Activist was questioned by airport officials for 90 minutes
UK authorities told Erhaim her passport will be returned to Damascus
Home Office: "Our first priority is the security of our borders"
An award-winning Syrian journalist and prominent critic of President Bashar al-Assad says Britain’s Border Agency confiscated one of her passports at the request of the embattled Syrian regime.
Zaina Erhaim told CNN Monday that officials at London’s Heathrow Airport seized her recently-issued Syrian passport upon her arrival early Friday morning and questioned her for 90 minutes in the presence of her 7-month old baby.
Airport officials told the 31-year-old activist that the Syrian government had reported the passport as stolen, and that the document would be returned to authorities in Damascus, Erhaim told CNN over the phone from the UK.
The Turkey-based activist, who traveled to the UK to speak at an Index on Censorship forum in London, was told to raise the issue with her government when she questioned the confiscation.
“In that moment in the airport, I really felt like I was in … a pro-regime territory, which was so upsetting,” she said, adding that she felt she was being targeted by the Syrian government for her activism.
Commenting on the incident, a spokesperson for Britain’s Home Office told CNN: “Our first priority is the security of our borders and if a passport is reported as lost or stolen by a foreign government we have no choice but to confiscate it.”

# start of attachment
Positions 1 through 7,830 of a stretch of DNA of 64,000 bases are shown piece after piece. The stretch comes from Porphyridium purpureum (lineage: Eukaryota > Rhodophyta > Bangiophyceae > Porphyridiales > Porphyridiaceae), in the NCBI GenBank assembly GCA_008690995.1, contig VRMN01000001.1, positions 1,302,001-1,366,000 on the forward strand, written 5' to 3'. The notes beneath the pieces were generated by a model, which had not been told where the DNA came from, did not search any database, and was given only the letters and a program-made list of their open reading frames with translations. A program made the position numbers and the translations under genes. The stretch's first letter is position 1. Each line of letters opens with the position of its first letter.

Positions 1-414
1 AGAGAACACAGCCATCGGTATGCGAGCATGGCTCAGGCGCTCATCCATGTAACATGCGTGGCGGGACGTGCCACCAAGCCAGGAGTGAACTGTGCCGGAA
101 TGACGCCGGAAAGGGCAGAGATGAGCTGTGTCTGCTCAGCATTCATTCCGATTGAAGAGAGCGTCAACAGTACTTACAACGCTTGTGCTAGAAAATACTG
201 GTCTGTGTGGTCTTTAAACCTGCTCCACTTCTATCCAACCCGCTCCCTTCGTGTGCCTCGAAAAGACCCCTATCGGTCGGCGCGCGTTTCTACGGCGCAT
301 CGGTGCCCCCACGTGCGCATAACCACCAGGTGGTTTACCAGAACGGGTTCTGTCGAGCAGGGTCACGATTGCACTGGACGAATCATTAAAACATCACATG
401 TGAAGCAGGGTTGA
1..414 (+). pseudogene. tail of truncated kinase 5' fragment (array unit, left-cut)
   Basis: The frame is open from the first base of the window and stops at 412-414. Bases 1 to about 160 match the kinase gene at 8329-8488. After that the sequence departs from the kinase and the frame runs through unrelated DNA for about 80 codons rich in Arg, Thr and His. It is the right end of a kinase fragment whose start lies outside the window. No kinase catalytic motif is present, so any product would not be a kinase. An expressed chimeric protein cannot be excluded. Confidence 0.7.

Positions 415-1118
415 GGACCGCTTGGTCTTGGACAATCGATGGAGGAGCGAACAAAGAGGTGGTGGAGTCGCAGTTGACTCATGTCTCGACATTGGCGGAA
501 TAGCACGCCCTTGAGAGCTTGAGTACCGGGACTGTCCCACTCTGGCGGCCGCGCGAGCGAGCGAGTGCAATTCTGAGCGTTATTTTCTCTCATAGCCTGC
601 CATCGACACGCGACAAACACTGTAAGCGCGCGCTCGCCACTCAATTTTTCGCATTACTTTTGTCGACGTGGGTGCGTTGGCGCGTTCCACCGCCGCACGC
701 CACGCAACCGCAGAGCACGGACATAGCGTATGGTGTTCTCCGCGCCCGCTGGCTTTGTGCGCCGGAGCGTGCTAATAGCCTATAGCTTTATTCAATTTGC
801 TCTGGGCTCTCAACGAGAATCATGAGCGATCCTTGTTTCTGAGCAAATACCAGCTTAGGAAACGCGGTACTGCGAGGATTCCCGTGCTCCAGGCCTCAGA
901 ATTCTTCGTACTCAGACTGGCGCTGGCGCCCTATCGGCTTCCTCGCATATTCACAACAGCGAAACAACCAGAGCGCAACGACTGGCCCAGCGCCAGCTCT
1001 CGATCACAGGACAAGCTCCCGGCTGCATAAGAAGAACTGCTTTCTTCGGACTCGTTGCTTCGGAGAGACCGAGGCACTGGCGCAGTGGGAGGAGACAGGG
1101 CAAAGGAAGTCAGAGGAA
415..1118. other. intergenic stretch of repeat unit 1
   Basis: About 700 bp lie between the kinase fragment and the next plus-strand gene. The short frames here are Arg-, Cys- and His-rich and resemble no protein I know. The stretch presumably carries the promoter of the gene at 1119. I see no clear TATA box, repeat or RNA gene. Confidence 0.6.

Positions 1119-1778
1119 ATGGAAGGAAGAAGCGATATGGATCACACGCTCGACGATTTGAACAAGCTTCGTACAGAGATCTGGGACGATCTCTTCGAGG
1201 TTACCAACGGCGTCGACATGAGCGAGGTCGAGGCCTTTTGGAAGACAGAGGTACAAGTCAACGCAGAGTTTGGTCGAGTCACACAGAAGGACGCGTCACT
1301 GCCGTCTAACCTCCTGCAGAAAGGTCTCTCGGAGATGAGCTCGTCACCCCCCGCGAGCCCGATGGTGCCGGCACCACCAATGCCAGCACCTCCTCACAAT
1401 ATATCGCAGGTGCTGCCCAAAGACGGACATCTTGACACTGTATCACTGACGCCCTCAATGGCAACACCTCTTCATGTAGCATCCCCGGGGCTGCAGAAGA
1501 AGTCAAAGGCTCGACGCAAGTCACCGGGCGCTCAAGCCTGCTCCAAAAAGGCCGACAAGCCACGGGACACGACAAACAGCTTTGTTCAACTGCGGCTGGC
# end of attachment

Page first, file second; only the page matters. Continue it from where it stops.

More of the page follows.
The UK has suspended diplomatic relations with Damascus and ordered the Syrian embassy in London to close in 2012 in response to the Assad regime’s bloody crackdown on dissent at home.
Erhaim said she had previously used the confiscated passport to visit the UK in April and several other European countries.
“They said they will be returning it to ‘my government’ although its embassy in the UK is closed for years now,” Erhaim wrote on her Facebook page after the incident.
She told CNN she had paid US$1,500 for her new passport at the Syrian consulate in Istanbul “to speed the procedure up,” adding that had she not paid that amount, the next passport application appointment at the consulate would have been in 2017.
A new Syrian passport usually costs US$400.
The trade in stolen and fake passports has burgeoned during the civil war in Syria, after it became increasingly difficult to get proper documents. Syrian embassies have been shut down in a number of European countries and passport centers in Syria are too risky for Assad’s critics to visit.
Erhaim was eventually allowed into the UK as she happened to be carrying – in addition to the now confiscated document – her older passport, which has no pages left for visa stamps.
She said that the confiscation means she will essentially be grounded in Turkey when she returns from London, as she has no means to get a new passport and no space for visa stamps in her old passport.
”I have no idea what I will do now. I am leaving on Sunday and won’t be back,” she said.
CNN has yet to receive a response from the Syrian government on the issue.
Erhaim has won a number of awards for her work from Syria, including a the Reporters Without Border’s press freedom prize and the Peter Mackler Award for Courageous and Ethical Journalism.
She has trained dozens of citizen reporters inside Syria in print and TV journalism, and also helped set up independent publications in the war-torn country.